Server Name Indication

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Server Name Indication (SNI) is an extension to the TLS computer networking protocol[1] by which a client indicates which hostname it is attempting to connect to at the start of the handshaking process. This allows a server to present multiple certificates on the same IP address and TCP port number and hence allows multiple secure (HTTPS) websites (or any other Service over TLS) to be served off the same IP address without requiring all those sites to use the same certificate. It is the conceptual equivalent to HTTP/1.1 name-based virtual hosting, but for HTTPS. The desired hostname is not encrypted,[2] so an eavesdropper can see which site is being requested.

To make SNI useful, as with any protocol, the vast majority of visitors must use web browsers that implement it. Users whose browsers do not implement SNI are presented with a default certificate and hence are likely to receive certificate warnings.

Background of the problem[edit]

When making a TLS connection the client requests a digital certificate from the web server. Once the server sends the certificate, the client examines it and compares the name it was trying to connect to with the name(s) included in the certificate. If a match occurs the connection proceeds as normal. If a match is not found the user may be warned of the discrepancy and the connection may abort as the mismatch may indicate an attempted man-in-the-middle attack. However, some applications allow the user to bypass the warning to proceed with the connection, with the user taking on the responsibility of trusting the certificate and, by extension, the connection.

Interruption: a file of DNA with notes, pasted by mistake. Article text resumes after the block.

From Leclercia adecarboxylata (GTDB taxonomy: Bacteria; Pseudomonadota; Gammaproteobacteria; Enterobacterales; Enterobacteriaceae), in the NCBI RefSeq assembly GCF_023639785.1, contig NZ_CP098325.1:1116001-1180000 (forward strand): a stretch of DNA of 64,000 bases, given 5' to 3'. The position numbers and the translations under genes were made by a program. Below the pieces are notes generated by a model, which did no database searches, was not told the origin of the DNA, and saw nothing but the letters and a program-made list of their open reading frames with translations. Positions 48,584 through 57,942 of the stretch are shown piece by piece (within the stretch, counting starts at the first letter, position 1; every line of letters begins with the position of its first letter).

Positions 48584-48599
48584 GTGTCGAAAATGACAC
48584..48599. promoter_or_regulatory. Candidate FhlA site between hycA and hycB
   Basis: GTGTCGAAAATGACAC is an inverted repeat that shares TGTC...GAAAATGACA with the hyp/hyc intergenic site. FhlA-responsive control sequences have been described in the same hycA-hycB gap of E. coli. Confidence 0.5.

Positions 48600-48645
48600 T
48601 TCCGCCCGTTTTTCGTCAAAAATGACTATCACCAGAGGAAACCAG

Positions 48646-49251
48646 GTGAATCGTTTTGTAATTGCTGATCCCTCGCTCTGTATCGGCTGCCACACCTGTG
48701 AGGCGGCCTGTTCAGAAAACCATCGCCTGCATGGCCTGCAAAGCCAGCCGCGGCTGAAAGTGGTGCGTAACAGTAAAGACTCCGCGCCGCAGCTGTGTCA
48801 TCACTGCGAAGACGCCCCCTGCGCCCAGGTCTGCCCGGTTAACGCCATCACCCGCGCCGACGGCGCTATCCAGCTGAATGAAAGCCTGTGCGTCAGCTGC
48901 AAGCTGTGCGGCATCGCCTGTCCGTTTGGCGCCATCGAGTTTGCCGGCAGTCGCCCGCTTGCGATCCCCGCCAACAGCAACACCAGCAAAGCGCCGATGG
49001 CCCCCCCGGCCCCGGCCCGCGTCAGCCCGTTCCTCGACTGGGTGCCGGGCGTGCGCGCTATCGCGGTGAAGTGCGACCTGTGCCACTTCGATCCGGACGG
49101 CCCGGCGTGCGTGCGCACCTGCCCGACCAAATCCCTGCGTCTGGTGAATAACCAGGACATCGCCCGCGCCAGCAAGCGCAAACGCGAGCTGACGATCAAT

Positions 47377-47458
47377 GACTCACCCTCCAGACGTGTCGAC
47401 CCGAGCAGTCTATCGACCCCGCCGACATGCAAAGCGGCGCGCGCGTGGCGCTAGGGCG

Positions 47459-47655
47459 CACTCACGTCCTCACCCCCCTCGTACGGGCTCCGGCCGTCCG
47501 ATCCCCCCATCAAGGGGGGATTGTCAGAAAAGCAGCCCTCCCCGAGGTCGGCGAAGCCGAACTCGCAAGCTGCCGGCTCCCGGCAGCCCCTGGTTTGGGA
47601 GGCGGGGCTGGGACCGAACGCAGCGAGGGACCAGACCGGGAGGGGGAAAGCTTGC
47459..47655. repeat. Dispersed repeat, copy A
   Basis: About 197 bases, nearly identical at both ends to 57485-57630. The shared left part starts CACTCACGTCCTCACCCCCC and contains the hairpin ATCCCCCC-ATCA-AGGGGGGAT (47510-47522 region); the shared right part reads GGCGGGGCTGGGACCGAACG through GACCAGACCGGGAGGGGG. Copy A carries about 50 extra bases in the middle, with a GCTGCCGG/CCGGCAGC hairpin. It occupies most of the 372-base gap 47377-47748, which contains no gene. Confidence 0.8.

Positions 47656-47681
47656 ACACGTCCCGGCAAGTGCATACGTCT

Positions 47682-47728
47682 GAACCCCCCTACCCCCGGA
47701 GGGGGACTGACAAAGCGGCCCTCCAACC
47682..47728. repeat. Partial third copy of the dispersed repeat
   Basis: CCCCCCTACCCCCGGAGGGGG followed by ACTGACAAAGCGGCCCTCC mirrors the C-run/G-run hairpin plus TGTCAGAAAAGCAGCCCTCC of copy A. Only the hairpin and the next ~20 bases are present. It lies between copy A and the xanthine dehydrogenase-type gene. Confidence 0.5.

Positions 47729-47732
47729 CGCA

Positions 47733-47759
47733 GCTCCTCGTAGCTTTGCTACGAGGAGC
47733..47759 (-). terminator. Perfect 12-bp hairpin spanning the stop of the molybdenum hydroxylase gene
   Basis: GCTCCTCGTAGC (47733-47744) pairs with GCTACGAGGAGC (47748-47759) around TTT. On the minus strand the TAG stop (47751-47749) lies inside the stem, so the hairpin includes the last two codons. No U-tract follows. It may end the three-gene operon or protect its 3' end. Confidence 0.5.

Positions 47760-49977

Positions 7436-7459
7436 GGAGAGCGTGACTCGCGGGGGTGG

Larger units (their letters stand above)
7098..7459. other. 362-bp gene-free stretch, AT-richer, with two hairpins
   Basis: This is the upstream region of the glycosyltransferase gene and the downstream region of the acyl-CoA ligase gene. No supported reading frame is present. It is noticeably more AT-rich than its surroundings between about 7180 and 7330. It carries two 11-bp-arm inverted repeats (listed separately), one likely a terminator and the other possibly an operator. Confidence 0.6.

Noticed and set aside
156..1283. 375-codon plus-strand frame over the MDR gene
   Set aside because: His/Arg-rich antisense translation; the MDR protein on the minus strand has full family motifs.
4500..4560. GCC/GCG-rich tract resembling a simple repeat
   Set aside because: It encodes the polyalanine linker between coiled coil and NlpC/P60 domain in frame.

It is possible for one certificate to cover multiple hostnames. The X.509 v3 specification introduced the subjectAltName field which allows one certificate to specify more than one domain and the usage of wildcards in both the common name and subjectAltName fields.

However it may be difficult - or even impossible, due to lack of a full list of all names in advance - to obtain a single certificate that covers all names a server will be responsible for. A server that is responsible for multiple hostnames is likely to need to present a different certificate for each name (or small group of names). Since 2005, CAcert has run experiments on different methods of using TLS on virtual servers.[3] Most of the experiments are unsatisfactory and impractical. For example, it is possible to use subjectAltName to contain multiple domains controlled by one person[4] in a single certificate. Such "unified communications certificates" must be reissued every time the list of domains changes.

Name-based virtual hosting allows multiple DNS hostnames to be hosted by a single server (usually a web server) on the same IP address. To achieve this the server uses a hostname presented by the client as part of the protocol (for HTTP the name is presented in the host header). However, when using HTTPS the TLS handshake happens before the server sees any HTTP headers. Therefore, it is not possible for the server to use the information in the HTTP host header to decide which certificate to present and as such only names covered by the same certificate can be served from the same IP address.

In practice, this means that an HTTPS server can only serve one domain (or small group of domains) per IP address for secured browsing. Assigning a separate IP address for each site increases the cost of hosting, since requests for IP addresses must be justified to the regional internet registry and IPv4 addresses are now exhausted. The result is that many websites are effectively constrained from using secure communications over IPv4. IPv6 address space is not exhausted, so websites served using IPv6 are unaffected by this issue.

How SNI fixes the problem[edit]